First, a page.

Out & About …

… on the North York Moors, or wherever I happen to be.

Beyond Rabbits, Lies Plastic—The Cost of Trees Guards

Wandering through Newton Wood on this beautiful morning, I felt the long-awaited arrival of spring. Sunlight gently filtered through the canopy, illuminating the lush greenery of wild garlic blanketing the woodland floor. Ascending further, I passed through an azure sea of bluebells, heralding the season alongside the blooming rowan and holly.

On Roseberry Common, this flourishing plantation, once mere saplings, now robust with life, the presence of old plastic tree guards, known as Tuley Tubes, strikes a discordant note. While once beneficial, many lie fractured and ensnared around the now sturdy trunks, while others languish unseen beneath the undergrowth of last year’s bracken, destined to degrade into microplastics over time. Regrettably, no attempts are being made to rectify this plastic blight, which will eventually seriously impede the trees’ growth.

Such scenes are regrettably commonplace throughout our countryside. Merely this week, I have seen plastic pollution adversely affecting trees in various guises: vast swathes of plastic encircling a hazel in a nature reserve, a dogwood tree ensnared by roadside debris, and a hawthorn hedge concealed beneath a veil of plastic tubes — a dense hedge base being pivotal for efficacy.

While tree shelters serve to safeguard young saplings from marauding rabbits and other wildlife, these ostensibly reusable or recyclable guards often degrade into agents of harm, polluting the environment with microplastics. In response, many conservation bodies are exploring eco-friendly alternatives made of wool or cardboard. Alas, the spectre of heightened expense looms over such endeavours.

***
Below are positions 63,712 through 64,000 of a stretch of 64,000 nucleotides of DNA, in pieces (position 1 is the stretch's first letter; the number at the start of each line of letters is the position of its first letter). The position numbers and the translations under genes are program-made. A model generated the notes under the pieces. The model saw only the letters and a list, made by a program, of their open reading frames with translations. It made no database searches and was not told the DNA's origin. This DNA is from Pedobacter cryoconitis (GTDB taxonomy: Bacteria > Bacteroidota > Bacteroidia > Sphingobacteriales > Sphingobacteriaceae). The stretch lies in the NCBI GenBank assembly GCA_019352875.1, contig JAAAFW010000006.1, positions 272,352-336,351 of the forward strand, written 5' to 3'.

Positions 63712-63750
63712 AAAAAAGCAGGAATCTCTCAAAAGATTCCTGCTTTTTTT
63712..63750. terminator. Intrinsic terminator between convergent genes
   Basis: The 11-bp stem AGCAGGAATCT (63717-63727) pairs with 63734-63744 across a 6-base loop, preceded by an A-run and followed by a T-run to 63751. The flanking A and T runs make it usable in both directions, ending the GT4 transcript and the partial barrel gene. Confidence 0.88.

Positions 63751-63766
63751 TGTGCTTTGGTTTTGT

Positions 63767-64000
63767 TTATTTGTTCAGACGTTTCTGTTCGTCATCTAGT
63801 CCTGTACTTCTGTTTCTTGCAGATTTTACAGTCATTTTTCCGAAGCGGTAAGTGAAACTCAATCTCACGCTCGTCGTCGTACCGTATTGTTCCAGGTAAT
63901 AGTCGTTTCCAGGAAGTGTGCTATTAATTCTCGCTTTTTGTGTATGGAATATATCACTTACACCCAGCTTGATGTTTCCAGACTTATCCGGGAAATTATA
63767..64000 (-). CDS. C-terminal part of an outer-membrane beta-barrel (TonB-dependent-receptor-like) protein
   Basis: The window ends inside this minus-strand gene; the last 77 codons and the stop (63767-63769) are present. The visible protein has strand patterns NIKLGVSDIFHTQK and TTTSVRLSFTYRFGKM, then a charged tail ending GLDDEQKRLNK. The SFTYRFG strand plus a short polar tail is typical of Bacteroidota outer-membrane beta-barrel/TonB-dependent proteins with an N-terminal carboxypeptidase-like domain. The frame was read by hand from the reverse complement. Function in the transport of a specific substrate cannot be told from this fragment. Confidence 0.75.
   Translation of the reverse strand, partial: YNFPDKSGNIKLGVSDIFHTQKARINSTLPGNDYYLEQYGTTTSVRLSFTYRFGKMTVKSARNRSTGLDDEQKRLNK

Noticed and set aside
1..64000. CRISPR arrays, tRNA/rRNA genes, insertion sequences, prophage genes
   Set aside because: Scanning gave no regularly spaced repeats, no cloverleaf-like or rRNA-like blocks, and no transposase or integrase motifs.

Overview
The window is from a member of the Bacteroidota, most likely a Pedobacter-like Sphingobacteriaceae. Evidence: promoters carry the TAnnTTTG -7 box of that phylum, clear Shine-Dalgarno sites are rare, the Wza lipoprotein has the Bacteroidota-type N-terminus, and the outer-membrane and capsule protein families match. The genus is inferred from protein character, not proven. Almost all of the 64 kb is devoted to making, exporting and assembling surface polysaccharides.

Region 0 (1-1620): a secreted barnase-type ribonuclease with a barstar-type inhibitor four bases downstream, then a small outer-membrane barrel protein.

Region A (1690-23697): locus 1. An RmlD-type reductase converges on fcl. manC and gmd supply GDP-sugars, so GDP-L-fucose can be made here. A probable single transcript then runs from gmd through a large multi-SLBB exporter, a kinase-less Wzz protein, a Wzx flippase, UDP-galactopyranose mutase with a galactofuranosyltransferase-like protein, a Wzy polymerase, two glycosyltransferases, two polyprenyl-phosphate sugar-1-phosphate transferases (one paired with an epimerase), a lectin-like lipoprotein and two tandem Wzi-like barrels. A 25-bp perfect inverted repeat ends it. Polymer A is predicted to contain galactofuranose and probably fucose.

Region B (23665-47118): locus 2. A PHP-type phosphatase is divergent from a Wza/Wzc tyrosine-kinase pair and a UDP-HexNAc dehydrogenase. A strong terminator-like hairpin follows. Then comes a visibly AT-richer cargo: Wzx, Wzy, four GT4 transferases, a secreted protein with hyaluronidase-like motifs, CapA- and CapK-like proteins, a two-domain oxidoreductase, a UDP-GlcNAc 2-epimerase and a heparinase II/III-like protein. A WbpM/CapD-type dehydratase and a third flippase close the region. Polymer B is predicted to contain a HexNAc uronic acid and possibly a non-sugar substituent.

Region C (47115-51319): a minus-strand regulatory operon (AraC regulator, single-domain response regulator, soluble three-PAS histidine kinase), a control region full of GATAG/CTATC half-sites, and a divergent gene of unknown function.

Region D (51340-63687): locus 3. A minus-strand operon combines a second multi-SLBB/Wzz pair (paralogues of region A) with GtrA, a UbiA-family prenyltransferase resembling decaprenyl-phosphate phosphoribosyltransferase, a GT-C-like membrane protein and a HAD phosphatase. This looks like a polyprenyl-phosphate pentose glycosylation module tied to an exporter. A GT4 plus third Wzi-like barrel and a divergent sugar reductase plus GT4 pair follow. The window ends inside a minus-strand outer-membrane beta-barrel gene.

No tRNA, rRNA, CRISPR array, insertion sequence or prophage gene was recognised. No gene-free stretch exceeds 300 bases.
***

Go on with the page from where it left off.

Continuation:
2 responses to “Beyond Rabbits, Lies Plastic—The Cost of Trees Guards”

  1. Reece avatar

    To be honest I’m not convinced those plastic guards are even necessary in the majority of cases, I think it’s just a habit we’ve got into and stupid bureaucracy keeps it going. If you’re planting things like hedges, or woodland trees for purely environmental reasons (i.e. you don’t need totally straight trees for timber production), does it matter if a rabbit or hare bites some of them off? In most places the pressure from that is so low the trees will easily regrow, rabbit numbers just aren’t high enough to actually suppress them. Grouse moor areas with ridiculous rabbit numbers perhaps being one of the exceptions.

  2. Bob Howe avatar
    Bob Howe

    We should spend a morning collecting them and take them to the tip

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